The Olympic Spirit can help Make America Great
I love to watch the Olympics. In addition to a display of unabashed Nationalism (a feeling often lost in the environment of globalism), it is a period when competition rules the day. We are proud of our athletes because they represent “us” and stand as a proxy for our desire to achieve.
I am reminded of the tag line from the old TV program, Wide World of Sports…”Spanning the globe to bring you the constant variety of sports…” This was in the days before ESPN’s plethora of channels filled the fiber optic lines (we used to say, air waves) with a drivel of obscure events and human interest stories often only tangentially related to actual sports.
The show highlighted the “thrill of victory and the agony of defeat.” These are concepts that seem anathema in the age of participation awards.
The Olympics mirror real life. You are either on the podium, proud recipient of a medal, or you are standing on the sidelines pondering that one small mis-step and wondering if you have enough in the tank to make it another four years.
Michael Phelps is my hero of these games. It is easy to love a winner, but that is not all that drives my admiration. His is a heroic tale in the old Greek mythology sense. He was beaten by Chad Le Clos in the 2012 Olympics and was taunted by him in the run-up to the rematch. That seemed to fuel his desire to win and he came back to trounce his antagonist, not to mention racking up a parcel of gold and silver along the way.
Greatness to failure to success…that is a story to which we can all aspire. Whether on an intimately personal level, like trying to lose a few pounds in the face of a societal pressure to over-indulge or defeating a great army on the field of battle, overcoming one’s circumstances and standing fast in the face of what may seem overwhelming odds defines the human spirit.
As an entrepreneur and small business owner, that is the environment to which I most relate. Having started over a dozen business…and watched many of them fail, I know that “agony” up close and personal (a feeling virtually all entrepreneurs have experienced).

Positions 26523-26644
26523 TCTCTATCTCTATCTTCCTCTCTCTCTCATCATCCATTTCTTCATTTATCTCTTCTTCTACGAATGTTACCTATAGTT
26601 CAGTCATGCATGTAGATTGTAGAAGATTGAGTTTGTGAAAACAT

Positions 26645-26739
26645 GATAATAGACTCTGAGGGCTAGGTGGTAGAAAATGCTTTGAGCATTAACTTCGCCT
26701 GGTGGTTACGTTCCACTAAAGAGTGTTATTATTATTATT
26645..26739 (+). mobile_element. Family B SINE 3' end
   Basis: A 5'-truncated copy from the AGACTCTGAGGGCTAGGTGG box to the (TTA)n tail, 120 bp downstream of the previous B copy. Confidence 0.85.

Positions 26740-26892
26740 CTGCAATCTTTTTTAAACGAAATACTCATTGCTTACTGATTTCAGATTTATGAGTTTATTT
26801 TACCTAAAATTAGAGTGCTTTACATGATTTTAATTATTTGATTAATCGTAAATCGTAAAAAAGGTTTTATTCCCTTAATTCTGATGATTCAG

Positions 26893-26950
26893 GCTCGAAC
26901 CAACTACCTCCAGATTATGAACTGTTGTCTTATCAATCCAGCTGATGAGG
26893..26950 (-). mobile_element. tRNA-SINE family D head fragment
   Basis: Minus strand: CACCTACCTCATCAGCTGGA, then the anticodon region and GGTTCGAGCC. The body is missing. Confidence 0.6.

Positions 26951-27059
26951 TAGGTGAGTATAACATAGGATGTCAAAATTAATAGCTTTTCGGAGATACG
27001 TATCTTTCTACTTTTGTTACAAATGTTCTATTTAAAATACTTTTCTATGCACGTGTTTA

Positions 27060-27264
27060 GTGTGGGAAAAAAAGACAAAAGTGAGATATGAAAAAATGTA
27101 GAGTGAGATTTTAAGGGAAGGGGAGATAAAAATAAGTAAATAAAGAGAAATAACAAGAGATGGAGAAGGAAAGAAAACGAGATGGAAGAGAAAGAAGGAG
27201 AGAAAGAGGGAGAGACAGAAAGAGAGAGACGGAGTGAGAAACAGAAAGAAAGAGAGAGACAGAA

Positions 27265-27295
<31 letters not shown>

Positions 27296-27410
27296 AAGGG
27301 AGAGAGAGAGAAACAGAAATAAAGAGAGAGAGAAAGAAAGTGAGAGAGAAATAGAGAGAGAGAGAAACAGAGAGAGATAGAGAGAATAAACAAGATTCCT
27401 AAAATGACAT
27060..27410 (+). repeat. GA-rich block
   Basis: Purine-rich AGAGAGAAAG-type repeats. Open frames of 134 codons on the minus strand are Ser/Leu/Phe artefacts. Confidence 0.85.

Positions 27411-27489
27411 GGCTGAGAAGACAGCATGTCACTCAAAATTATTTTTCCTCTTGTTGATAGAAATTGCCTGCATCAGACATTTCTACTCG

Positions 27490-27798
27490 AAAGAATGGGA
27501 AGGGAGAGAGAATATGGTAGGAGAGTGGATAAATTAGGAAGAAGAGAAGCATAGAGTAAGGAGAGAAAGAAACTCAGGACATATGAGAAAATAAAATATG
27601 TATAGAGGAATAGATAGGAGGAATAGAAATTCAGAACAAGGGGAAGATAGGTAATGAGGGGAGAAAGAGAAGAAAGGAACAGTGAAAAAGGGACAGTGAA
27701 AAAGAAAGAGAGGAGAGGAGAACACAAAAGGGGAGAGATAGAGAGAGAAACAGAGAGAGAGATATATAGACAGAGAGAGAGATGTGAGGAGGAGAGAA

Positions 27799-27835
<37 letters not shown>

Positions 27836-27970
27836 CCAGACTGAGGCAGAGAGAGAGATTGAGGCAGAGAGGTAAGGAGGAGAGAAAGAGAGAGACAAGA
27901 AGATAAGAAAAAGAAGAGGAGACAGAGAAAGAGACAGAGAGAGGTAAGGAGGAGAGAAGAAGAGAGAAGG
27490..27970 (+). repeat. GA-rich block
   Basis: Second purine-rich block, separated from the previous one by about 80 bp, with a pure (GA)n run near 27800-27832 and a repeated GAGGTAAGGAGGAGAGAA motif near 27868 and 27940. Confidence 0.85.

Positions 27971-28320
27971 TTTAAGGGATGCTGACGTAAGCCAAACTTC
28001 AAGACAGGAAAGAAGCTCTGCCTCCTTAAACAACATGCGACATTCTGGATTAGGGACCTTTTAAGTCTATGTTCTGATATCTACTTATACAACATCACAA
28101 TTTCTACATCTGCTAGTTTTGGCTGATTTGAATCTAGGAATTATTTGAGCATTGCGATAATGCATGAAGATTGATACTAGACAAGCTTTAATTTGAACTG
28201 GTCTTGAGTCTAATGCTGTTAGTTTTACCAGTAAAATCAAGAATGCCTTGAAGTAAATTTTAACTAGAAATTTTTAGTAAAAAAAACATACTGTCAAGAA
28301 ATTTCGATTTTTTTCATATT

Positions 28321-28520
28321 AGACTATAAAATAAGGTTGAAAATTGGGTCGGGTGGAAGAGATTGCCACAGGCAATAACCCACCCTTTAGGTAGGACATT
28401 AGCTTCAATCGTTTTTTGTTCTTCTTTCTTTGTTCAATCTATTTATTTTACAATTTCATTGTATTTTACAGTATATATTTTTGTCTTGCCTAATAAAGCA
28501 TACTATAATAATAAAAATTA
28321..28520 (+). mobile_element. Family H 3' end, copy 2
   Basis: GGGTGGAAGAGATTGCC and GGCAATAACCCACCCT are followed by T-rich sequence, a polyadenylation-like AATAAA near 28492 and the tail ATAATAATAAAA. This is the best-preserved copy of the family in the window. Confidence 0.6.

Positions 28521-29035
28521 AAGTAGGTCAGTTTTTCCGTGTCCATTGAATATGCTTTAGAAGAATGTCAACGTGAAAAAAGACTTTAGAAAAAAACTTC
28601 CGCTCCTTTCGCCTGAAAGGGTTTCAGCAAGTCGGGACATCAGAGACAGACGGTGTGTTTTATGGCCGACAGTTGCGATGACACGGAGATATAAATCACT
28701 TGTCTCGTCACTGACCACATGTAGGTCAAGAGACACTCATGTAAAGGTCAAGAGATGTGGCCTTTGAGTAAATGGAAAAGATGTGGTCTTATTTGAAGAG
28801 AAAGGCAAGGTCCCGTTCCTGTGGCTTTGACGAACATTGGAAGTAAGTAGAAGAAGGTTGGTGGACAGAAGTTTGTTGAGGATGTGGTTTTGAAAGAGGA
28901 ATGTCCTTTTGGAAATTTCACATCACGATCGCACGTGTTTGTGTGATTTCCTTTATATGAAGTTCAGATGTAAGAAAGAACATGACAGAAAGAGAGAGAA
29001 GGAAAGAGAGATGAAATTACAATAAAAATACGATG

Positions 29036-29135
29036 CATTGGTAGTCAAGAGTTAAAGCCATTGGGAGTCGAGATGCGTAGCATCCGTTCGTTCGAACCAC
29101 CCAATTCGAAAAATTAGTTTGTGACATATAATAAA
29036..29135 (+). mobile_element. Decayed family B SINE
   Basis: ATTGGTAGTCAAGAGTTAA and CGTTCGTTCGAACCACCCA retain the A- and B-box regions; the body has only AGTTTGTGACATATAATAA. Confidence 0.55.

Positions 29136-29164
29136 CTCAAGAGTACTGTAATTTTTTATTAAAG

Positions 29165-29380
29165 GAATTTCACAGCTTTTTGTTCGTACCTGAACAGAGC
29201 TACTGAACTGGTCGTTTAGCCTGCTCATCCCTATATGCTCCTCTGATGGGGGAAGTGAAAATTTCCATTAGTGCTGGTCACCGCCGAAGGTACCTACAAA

Yet, it is exactly that awareness, that success depends on your efforts, but is tempered by the fates over which you have no control, that gives life meaning. Hellen Keller, a person who overcame more adversity that anyone else I can image, summed it up best, “Life is either a daring adventure or nothing at all.”
Moreover, it is consistent with the spiritual journey we travel. God demands of us that we put to use all of the talents with which we have been blessed, be that great or small. With that blessing He sets us on our course in life, the outcome of which we cannot know a priori, but in which we must have faith. I believe that regardless of their professed beliefs, there are few competitors that have not looked to the heavens and asked for favor on the eve of battle. This is at least a tacit acknowledgement that success in life demands more than we can give alone.
Somewhere along the way, we must all face the demons that would drive us to mediocrity. We are forced to choose between simply participating in life’s journey and accepting whatever is thrown at us or pulling ourselves up and forcing a showdown with whatever stands in our way.
Donald Trump says that he will make America great. He will not; we will. We will when we choose to compete…with cheap overseas labor…with imports from countries that subsidize the goods we are sent…with ideologies that would destroy our culture. We do not need a demigod to tell us what we already know. We are leaving the gifts we have been given on the table. We know better than that.
So do we choose to be Michael Phelps, to not let past defeats prevent us from creating future victories, or do we succumb to the belief that we are victims in a world that is stacked against us? Yes, it may be so, that the odds are not in our favor, but we will never know what success lies ahead if we do not give life all that we have to give. That is what has always made America great.